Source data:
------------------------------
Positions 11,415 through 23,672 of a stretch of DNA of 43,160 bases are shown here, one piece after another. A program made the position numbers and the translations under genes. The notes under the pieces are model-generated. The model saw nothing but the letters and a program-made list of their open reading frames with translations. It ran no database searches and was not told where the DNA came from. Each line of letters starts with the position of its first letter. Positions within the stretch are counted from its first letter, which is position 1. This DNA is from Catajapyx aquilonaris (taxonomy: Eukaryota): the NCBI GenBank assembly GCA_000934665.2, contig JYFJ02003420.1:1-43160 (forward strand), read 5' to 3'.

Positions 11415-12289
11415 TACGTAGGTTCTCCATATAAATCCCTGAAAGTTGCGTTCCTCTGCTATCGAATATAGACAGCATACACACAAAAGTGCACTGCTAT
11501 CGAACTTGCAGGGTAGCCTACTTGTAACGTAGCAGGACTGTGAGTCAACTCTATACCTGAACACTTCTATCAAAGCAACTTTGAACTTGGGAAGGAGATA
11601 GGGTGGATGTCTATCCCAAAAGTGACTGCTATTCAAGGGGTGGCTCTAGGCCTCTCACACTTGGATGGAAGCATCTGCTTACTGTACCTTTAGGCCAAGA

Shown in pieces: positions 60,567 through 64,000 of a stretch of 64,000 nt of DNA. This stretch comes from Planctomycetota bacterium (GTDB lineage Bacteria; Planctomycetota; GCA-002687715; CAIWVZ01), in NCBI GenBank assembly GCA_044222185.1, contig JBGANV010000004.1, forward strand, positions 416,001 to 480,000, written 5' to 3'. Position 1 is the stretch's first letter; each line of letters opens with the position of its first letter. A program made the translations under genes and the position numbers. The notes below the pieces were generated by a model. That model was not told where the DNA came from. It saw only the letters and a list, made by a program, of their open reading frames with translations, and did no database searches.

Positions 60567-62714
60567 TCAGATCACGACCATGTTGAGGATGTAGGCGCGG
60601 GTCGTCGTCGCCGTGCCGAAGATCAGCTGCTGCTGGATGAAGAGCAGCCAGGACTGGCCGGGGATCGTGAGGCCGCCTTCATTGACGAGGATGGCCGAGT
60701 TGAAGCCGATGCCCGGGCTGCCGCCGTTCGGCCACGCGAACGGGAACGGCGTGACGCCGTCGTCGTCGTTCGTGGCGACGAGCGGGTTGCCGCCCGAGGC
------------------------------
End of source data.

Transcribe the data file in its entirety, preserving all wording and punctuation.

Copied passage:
Positions 11,415 through 23,672 of a stretch of DNA of 43,160 bases are shown here, one piece after another. A program made the position numbers and the translations under genes. The notes under the pieces are model-generated. The model saw nothing but the letters and a program-made list of their open reading frames with translations. It ran no database searches and was not told where the DNA came from. Each line of letters starts with the position of its first letter. Positions within the stretch are counted from its first letter, which is position 1. This DNA is from Catajapyx aquilonaris (taxonomy: Eukaryota): the NCBI GenBank assembly GCA_000934665.2, contig JYFJ02003420.1:1-43160 (forward strand), read 5' to 3'.

Positions 11415-12289
11415 TACGTAGGTTCTCCATATAAATCCCTGAAAGTTGCGTTCCTCTGCTATCGAATATAGACAGCATACACACAAAAGTGCACTGCTAT
11501 CGAACTTGCAGGGTAGCCTACTTGTAACGTAGCAGGACTGTGAGTCAACTCTATACCTGAACACTTCTATCAAAGCAACTTTGAACTTGGGAAGGAGATA
11601 GGGTGGATGTCTATCCCAAAAGTGACTGCTATTCAAGGGGTGGCTCTAGGCCTCTCACACTTGGATGGAAGCATCTGCTTACTGTACCTTTAGGCCAAGA

Shown in pieces: positions 60,567 through 64,000 of a stretch of 64,000 nt of DNA. This stretch comes from Planctomycetota bacterium (GTDB lineage Bacteria; Planctomycetota; GCA-002687715; CAIWVZ01), in NCBI GenBank assembly GCA_044222185.1, contig JBGANV010000004.1, forward strand, positions 416,001 to 480,000, written 5' to 3'. Position 1 is the stretch's first letter; each line of letters opens with the position of its first letter. A program made the translations under genes and the position numbers. The notes below the pieces were generated by a model. That model was not told where the DNA came from. It saw only the letters and a list, made by a program, of their open reading frames with translations, and did no database searches.

Positions 60567-62714
60567 TCAGATCACGACCATGTTGAGGATGTAGGCGCGG
60601 GTCGTCGTCGCCGTGCCGAAGATCAGCTGCTGCTGGATGAAGAGCAGCCAGGACTGGCCGGGGATCGTGAGGCCGCCTTCATTGACGAGGATGGCCGAGT
60701 TGAAGCCGATGCCCGGGCTGCCGCCGTTCGGCCACGCGAACGGGAACGGCGTGACGCCGTCGTCGTCGTTCGTGGCGACGAGCGGGTTGCCGCCCGAGGC